After graduation from The Ohio State University in 1966, I was attending the School of Medicine at Johns Hopkins. Everyone there was diligently ‘hitting the books.’ Studying 24/7 was a new and exhausting experience, yet I felt I was always behind. There was so much to learn and so little time!
One day in October I got a phone call from Mom asking me if I had joined a fraternity while I was at The OSU. I answered her “No.” She said, we received a letter from some fraternity asking for $50. I told her I didn’t owe anyone anything so go ahead and throw that letter in the garbage.
Later in mid-November Mom reported that another letter had arrived; but this one was certified, requiring a signature as receipt. It again requested $50 for the price of a key to some Greek fraternity. I told Mom that I’d come home for Thanksgiving and I’d get that straightened out.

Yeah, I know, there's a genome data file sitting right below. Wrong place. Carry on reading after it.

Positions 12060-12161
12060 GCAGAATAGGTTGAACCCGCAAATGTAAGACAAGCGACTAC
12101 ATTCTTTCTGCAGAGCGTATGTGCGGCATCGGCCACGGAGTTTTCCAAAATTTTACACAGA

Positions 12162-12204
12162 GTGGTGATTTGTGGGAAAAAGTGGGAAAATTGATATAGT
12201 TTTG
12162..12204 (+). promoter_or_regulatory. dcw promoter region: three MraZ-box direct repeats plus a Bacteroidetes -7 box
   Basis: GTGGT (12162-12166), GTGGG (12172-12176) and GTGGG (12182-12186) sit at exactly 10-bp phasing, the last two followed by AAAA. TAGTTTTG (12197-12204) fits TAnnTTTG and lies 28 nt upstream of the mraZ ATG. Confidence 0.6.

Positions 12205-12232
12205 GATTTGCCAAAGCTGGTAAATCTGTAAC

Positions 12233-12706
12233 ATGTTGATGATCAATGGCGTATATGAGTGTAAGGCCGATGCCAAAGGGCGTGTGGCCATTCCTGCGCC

The letter was from Phi Beta Kappa. I was now placed in the class of 1967 since I had not remitted the required $50 for the ‘key’ in time for the 1966 class. If I wish not to accept the membership, (though they’ve not had refusals before,) I should notify Phi Beta Kappa personally and my name could be removed. If the $50 fee posed a hardship, they had scholarship to help and I can/should apply.
I explained to Mom that this was not a Greek fraternity at The OSU. This was a national honored scholarship organization. It was renowned and deemed a privilege to be selected. For example, everyone in my Hopkins’s class was a member.
We remitted the $50 promptly.
p.s. my step-son Marco Simons is Phi Beta Kappa 1997 from Harvard and my daughter Catherine Chu (Kramer) is Phi Beta Kappa 1998 from the University of Washington.